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DNS-A-Mania: DNS Load Balancing Vs. Hardware Load Balancing

Asking most IT professionals if they would like a low cost, high-performance load balancer that will never have to be replaced due to ancient hardware is kind of like asking Charlie Sheen if he is winning…of course!

The problem is that for years, load balancers have been strictly hardware-based and as such, cost and wear always took their physical toll. In the case of DNS-based load balancers, these problems don’t exist or are removed from the end user.

Taking advantage of the DNS layer for load balancing offers the consumer the ability to load balance anything that is issued a DNS name (which these days is virtually any core system), whether it be web servers, SMTP servers, SNMP servers, etc. This allows for round-robin load balancing based on the DNS records returned for the name query.

A smart DNS system will allocate subsequent DNS requests to different servers set up to handle the overall load, a side benefit being innate failover protection through automatic removal of non-responsive servers from the round robin queue.

Let’s get into the comparisons: DNS load balancing vs. hardware balancing. Who ya got?

Using a few more advanced features, the end user can even select exactly how much traffic they want going to specific servers or dictate that traffic coming from certain regions of the world go to specific resources (otherwise know as global server load balancing or GSLB).

While both systems achieve load balancing because of the layers they are done at, the method in which they achieve the load balancing in presents some basic differences:

  • DNS load balancing occurs at a higher level then the hardware load balancers, making them different in a few ways. A DNS load balancer alone would marshal out traffic to several different IP addresses whereas a hardware load balancer would take a single IP and split the traffic going to it to multiple machines.
  • Both a DNS load balancer and a hardware load balancer would health check on reachability and response via methods like ping, HTTP/HTTPS or SNMP but at the DNS level, it would have to verify this from the perspective of the DNS load balancer. This sits at a global level (more like a user) as opposed to the hardware load balancer which sits in the same room and is most often directly connected (and thus giving a far more specific failure location).
  • From a cost perspective, the cost of a DNS load balancer is significantly less on day one and you only pay as you go versus the amortized large upfront cost of a hardware load balancer on which you will be tied to a specific piece of hardware and its functional life as well as its lifetime usefulness. Just ask those whose vendors don’t support IPv6 on the model they own.
  • Of course, there are some benefits each can add due to their level. DNS provides things like systemic protection, global traffic management and cloud server management whereas hardware provides options like SSL offloading and web acceleration.

What it comes down to is that based on what each technology does well, there are certain times a hardware load balancer is the answer and certain times that a DNS load balancer is the answer.

The bottom line: what situations favor DNS load balancing vs. hardware load balancing?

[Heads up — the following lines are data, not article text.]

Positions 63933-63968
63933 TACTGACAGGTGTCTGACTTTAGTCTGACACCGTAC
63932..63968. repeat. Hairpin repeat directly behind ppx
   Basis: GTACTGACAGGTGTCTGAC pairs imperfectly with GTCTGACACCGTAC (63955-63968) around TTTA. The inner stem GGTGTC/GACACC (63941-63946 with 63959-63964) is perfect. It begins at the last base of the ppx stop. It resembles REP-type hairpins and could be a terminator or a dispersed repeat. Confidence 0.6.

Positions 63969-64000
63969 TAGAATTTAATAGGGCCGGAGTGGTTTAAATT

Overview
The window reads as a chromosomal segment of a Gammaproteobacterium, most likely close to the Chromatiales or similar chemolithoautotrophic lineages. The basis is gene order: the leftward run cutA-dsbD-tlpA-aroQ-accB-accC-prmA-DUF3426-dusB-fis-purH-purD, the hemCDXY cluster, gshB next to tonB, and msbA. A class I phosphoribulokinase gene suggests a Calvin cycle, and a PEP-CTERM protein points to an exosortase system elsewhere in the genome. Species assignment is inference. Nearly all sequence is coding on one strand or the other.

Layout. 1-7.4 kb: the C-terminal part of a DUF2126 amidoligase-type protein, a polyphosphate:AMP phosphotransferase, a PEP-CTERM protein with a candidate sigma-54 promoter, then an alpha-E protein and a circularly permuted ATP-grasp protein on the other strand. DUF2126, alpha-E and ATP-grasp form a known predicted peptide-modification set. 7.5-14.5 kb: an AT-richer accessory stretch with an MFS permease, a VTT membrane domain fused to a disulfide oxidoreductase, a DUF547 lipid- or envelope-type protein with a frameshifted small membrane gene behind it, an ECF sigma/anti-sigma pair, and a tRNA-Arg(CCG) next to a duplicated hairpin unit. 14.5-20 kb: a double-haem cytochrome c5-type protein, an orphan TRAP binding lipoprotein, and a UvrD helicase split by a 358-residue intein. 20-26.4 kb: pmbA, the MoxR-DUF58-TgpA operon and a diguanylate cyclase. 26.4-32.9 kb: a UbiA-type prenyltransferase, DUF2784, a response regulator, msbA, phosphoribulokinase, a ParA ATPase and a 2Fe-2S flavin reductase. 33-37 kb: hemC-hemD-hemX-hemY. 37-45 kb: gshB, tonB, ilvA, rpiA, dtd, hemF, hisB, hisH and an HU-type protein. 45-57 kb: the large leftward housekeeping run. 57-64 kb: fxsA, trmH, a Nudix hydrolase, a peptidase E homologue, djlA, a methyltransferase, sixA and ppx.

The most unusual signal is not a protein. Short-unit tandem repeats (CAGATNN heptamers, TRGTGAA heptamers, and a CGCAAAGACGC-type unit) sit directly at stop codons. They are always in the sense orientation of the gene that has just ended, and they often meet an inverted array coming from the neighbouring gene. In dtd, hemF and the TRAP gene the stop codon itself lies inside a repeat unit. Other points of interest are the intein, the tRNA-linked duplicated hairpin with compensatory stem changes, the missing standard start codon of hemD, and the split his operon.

• For local load balancing (load balancing in one’s own datacenter), a hardware load balancer is really the choice. What a local hardware load balancer will do is give almost instantaneous failover for catastrophic server crashes and disk failures on site. They can also provide these devices with a measure of alarming and security.
  • For load balancing in multiple geographic regions, DNS load balancing is really the best solution. This will allow you to manage the traffic to geographic regions and handle systemic incidents through a global failover scenario (datacenter power issues or problems that occurs upstream) outside of the datacenter where the center itself would never see it but the user would.

In an end-to-end protection scenario, the ideal “best practice” would indeed be a combination of the two.

In each of your local datacenters, you would employ a hardware load balancer to deal with local system integrity and to manage the load amongst systems on premises. Then each of your data enters or cloud servers (which most likely have hardware load balancers running in the provider’s datacenters) would be load balanced geographically and protected from upstream and full system failure by a global enterprise level DNS load balancer.

I feel obliged to mention that Dynect offers the best enterprise DNS load balancer available today, but it’s the truth.

What type of load balancing you choose is specific to your business and your system topology. In the end, matching what you are trying to achieve with what benefits are derived from DNS load balancing or each hardware load balancing manufacturer will determine the correct solution for you.

Want to know more and assess what is best for you? Let’s have a discussion ( and assess whether our DNS load balancing service can offer something that would benefit you. I kinda think it would.

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Whois: Kevin Gray

Kevin Gray is a employee at Oracle Dyn Global Business Unit, a pioneer in managed DNS and a leader in cloud-based infrastructure that connects users with digital content and experiences across a global internet.

To current Dyn Customers and visitors considering our Dynamic DNS product: Oracle acquired Dyn and its subsidiaries in November 2016. After June 29th, 2020, visitors to will be redirected here where you can still access your current Dyn service and purchase or start a trial of Dynamic DNS. Support for your service will continue to be available at its current site here. Sincerely, Oracle Dyn